But this does not mean that I am at some whimsical place where I am comfortable having someone impose on me their version of my truth.  Do not tell me that my mother or father did this or that for me when you have no idea who they were or how they treated me.  Part of my mental and spiritual health comes from my journey.  And that entails me starting as a child who was not properly cared for, who was not validated or safe and who learned to fend for myself.  And then after years of struggle and self doubt, a long process of fighting demons and caring about people who left me to the wolves whenever it suited them, I found it within myself to gather strength, compassion, loyalty and self-awareness.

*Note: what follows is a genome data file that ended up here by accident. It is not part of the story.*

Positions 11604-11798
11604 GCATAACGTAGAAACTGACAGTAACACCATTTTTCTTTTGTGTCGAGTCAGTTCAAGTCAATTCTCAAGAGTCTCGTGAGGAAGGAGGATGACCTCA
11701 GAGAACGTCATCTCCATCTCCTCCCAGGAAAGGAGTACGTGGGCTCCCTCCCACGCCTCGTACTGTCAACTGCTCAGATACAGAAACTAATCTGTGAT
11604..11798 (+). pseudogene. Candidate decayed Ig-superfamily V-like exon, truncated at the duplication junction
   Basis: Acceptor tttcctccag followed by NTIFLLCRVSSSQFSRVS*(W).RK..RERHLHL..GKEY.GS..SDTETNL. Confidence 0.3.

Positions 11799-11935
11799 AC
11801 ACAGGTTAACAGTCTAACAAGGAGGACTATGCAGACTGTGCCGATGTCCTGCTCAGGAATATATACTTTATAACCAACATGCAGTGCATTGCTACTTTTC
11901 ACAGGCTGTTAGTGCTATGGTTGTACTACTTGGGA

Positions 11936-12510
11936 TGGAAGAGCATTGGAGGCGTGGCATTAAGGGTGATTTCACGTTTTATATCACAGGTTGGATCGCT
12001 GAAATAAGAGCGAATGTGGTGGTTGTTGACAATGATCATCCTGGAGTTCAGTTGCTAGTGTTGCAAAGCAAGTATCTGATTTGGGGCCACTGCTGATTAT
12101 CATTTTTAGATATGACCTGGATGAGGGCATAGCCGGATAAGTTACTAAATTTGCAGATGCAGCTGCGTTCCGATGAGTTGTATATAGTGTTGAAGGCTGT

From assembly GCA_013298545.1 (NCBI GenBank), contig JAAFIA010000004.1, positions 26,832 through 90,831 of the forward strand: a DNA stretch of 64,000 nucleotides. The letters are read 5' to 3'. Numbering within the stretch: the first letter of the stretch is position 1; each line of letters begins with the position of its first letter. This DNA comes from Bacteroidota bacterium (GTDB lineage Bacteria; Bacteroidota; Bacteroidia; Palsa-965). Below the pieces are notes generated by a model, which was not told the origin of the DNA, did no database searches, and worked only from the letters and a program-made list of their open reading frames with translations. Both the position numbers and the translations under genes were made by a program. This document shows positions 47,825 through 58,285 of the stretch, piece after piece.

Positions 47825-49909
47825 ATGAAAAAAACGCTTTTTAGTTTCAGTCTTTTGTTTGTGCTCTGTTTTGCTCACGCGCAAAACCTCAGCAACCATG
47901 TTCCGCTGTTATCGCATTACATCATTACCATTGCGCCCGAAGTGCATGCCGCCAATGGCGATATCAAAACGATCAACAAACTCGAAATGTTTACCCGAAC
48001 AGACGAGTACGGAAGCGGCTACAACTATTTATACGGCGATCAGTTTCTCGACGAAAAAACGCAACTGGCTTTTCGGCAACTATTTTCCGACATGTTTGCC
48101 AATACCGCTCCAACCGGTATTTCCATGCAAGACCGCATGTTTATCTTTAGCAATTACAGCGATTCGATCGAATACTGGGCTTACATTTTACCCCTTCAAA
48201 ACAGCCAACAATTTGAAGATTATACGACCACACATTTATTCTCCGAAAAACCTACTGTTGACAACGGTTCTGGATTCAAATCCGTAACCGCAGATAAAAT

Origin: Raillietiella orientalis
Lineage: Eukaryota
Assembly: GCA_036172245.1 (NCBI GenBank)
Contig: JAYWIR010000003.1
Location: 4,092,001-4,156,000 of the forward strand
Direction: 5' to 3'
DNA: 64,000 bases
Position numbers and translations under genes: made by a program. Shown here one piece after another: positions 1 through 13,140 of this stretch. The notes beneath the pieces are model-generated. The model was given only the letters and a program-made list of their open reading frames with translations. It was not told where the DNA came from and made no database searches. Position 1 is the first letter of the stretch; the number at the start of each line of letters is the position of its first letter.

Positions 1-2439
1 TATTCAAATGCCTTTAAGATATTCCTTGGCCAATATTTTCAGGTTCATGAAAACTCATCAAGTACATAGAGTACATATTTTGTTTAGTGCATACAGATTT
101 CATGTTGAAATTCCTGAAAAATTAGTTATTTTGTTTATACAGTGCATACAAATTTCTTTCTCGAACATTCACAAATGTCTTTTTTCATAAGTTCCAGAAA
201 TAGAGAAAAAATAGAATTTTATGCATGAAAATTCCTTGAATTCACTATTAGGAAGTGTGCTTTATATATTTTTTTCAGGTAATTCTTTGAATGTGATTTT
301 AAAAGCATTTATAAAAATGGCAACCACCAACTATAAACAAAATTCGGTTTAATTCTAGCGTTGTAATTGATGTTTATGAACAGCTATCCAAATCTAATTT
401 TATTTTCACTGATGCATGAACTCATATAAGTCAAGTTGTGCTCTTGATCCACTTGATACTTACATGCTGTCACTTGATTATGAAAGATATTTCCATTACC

When I speak with love, kindness and warmth it does not mean that I have gotten over the wrong done to me.  It means that I am bigger than the wrong done to me because I have found a way to grow because of it.  I have used all of the gifts and all of the burdens to develop into the most brilliant version of me that I am currently capable of being and that is not a pursuit that I am finished realizing.  I am forever a work in progress.

I wish I understood why some people feel so compelled to dig up reasons to exploit their pasts.  Why some need to showcase their parents or others as villains and paint themselves as victims.  We all have pain and we have all been hurt and denied.  Human beings are flawed and we let each other down.  Just like you have been let down, you have let others down and yet you want to be praised and adored for what you have done well.  I find it odd how often the words vicious and cycle get placed together.  It is the nature of a cycle to be persistent.  It’s not vicious, it’s merely undeniable.